pending trial. See East Tennessee Natural Gas Co. v.
Sage, 361 F.3d 808, 828 (4th Cir. 2004) (quoting
Wetzel v. Edwards, 635 F.2d 283, 286 (4th Cir.
1980)) (noting that ‘mandatory preliminary injunctions
do not preserve the status quo and normally should be granted
only in those circumstances when the exigencies of the
situation demands such relief'). See also In re
Microsoft Corp. Antitrust Litig., 333 F.3d 517, 525 (4th
Cir. 2003). As the Fourth Circuit has held, ordinarily,
preliminary injunctions are issued to “protect the
status quo and to prevent irreparable harm during the
pendency of the lawsuit or alternately to preserve the
court's ability to render a meaningful judgment on the
merits.” In re Microsoft Corp. Antitrust
Litig., 333 F.3d at 525. But such “[m]andatory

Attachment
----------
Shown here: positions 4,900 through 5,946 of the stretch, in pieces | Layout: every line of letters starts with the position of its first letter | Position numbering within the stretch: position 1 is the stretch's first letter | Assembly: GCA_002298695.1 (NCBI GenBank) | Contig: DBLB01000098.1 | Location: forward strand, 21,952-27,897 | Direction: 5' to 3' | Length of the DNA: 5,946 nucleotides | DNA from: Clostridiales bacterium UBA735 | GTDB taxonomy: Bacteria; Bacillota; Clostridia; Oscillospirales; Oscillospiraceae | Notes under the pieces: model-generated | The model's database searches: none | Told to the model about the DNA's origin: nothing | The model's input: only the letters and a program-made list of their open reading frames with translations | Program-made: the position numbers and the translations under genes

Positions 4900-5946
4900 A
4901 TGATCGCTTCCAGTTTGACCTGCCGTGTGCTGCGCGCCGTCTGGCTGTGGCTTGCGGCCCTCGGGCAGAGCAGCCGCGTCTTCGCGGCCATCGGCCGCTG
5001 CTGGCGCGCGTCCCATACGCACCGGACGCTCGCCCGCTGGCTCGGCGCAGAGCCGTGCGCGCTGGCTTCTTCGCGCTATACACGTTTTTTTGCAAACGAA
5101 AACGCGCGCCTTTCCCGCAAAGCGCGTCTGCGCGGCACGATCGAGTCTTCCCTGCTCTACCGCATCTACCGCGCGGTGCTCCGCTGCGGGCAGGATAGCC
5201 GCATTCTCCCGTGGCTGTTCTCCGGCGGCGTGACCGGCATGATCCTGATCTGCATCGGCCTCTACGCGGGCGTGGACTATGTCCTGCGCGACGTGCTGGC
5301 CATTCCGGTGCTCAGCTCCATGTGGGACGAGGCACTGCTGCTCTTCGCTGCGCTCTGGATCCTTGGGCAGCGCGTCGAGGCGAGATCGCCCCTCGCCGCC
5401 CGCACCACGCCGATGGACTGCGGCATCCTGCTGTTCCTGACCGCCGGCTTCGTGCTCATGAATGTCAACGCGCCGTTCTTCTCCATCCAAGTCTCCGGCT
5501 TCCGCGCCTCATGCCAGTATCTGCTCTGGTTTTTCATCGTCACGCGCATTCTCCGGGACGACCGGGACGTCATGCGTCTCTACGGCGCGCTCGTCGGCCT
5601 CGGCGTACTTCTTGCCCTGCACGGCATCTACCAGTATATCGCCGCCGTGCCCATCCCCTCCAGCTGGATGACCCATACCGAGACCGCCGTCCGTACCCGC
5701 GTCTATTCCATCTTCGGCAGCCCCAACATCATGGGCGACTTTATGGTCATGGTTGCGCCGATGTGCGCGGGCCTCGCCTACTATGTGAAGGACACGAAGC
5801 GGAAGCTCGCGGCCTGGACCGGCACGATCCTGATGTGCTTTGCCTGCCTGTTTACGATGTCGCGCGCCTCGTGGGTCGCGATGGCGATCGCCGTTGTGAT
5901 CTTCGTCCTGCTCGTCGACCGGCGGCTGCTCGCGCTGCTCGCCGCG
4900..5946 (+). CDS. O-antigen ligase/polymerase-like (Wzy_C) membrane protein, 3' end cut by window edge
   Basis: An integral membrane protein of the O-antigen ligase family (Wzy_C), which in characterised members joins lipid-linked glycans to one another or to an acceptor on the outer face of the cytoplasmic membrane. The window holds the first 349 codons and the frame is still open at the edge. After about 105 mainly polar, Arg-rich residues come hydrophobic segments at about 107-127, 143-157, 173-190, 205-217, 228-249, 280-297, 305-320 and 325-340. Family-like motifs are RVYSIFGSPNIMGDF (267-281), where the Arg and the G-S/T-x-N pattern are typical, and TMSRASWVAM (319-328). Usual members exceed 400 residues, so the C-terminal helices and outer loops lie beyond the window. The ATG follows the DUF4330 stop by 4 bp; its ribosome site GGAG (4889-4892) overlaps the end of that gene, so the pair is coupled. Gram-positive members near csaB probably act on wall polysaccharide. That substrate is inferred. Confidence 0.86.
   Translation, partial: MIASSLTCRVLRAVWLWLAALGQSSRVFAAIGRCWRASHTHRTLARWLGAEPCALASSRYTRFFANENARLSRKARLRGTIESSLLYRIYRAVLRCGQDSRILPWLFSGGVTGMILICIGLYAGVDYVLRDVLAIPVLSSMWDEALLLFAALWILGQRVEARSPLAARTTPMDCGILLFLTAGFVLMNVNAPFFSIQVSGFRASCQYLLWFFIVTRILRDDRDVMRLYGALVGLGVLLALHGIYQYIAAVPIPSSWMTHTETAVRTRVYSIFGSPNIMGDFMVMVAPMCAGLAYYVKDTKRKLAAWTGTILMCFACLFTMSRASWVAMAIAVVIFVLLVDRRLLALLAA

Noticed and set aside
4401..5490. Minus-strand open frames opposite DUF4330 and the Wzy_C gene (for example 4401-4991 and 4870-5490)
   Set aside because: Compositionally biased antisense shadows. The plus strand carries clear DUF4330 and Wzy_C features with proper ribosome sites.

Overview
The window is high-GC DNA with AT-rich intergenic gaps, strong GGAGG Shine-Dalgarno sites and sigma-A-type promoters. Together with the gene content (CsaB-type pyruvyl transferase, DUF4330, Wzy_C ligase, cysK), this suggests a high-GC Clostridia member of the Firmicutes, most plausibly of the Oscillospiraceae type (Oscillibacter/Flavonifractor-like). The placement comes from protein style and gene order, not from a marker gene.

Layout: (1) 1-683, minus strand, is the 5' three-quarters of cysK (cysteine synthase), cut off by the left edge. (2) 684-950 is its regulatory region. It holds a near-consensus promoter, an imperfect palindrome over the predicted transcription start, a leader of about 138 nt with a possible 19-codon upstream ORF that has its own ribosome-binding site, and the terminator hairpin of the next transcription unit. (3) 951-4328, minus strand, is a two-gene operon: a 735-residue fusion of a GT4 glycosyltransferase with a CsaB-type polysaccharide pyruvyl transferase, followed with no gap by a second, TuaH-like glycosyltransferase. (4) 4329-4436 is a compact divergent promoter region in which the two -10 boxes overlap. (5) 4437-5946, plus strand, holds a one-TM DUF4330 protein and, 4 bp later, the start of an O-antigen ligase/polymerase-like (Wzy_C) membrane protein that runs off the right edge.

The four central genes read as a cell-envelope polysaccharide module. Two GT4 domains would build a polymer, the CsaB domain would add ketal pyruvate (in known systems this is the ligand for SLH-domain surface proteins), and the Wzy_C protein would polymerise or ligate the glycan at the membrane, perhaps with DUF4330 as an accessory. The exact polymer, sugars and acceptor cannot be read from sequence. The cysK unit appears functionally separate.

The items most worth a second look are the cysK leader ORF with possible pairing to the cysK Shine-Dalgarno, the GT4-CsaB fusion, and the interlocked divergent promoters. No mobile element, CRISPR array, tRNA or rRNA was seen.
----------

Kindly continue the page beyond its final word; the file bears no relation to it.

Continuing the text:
preliminary injunctive relief in any circumstance is
disfavored, and warranted only in the most extraordinary
circumstances.” Id. (citation omitted).
Consequently, “application of th[e] exacting standard
of review [for preliminary injunctions] is even more
searching when the relief requested “is mandatory
rather than prohibitory in nature.” Id.
Petitioner seeks a preliminary injunction or TRO requiring
that he be afforded free postage because he is indigent,
arguing that the Respondent or BOP staff's failure to
provide free stamps is hindering his legal
process. However, an analysis of the
Winter factors reveals that Petitioner's motion
for preliminary injunction fails as he has not made a clear
showing that he is likely to succeed on the merits of his
petition. The Respondent's pending motion to dismiss for